Was Junia an Apostle or Not?

Before we can answer that question, it must be stated that every translation is an interpretation.  I’ll say it again:

Translation = Interpretation

I think Bible translators are faithful, hard-working men and women who sincerely work to offer up to us a copy of God’s word which we can understand and use.  English translations are reliable, but those of us who are using a translation rather than the original language need to recognize that translators make interpretative choices, and some translations do that more than others.  There are two schools of thought when it comes to translation.  There’s formal equivalence – which tends to be “word for word”- and then there is dynamic equivalence- which is thought for thought.  For a more in-depth description of the differences, check out this website:  http://voices.yahoo.com/how-choose-bible-version-formal-dynamic-equivalence-2101594.html?cat=9   Whether they favor formal or dynamic equivalence, all translators find themselves in situations where they have to make interpretative choices (though the latter requires considerably more).  Often, those decisions reflect the theological position of the translator.  For example, the NASB and ESV tend to be more popular amongst reformed folks, whereas Wesleyans will prefer the RSV or NRSV. While interpretative decisions don’t really alter the general message of the Gospel, they can make a difference in smaller doctrinal issues.  Romans 16:7 is a perfect example of that.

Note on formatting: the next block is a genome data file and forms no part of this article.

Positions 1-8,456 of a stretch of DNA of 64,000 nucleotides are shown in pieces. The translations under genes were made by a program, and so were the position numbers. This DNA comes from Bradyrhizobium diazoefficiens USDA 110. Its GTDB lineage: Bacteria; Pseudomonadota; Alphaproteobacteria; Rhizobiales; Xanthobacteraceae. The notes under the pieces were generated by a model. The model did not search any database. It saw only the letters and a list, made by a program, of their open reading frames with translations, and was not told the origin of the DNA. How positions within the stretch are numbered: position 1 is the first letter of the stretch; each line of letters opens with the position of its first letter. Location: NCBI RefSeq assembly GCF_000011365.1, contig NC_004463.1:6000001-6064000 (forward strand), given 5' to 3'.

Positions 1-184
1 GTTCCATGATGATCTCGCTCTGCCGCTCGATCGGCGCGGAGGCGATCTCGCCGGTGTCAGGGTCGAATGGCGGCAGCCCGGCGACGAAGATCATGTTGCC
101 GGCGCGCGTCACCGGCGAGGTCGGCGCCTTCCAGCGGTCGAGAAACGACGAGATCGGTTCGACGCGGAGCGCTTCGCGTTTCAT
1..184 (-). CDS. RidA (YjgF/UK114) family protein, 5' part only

ImageI wish I were a Greek scholar, who could wow you with my skills of Biblical translation and explain to you exactly why Junia was well known among the apostle, as opposed to being well known to the apostles.  Sadly, I don’t yet have those skills.  What I do have is access to twenty-four different English Translations.  I decided that I would compare the way these versions translate Romans 16:7 (again, reference the chart below).  Going into this, I developed a hypothesis.   It seemed to me that no one worried about whether or not Andronicus and Junias were among the apostle or simply known by them.  The reason being, of course, is that Junias is masculine and no feathers were ruffled by that.  It wasn’t until the resurgence of using Junia, that people felt the need to re-examine her place (or lack thereof) among the apostles.  Thus, I hypothesized that translators would only use “to/by” if they also translated the name to the feminine.  That way they could rightly use the feminine name, without admitting she was among the apostles.  My chart details my findings.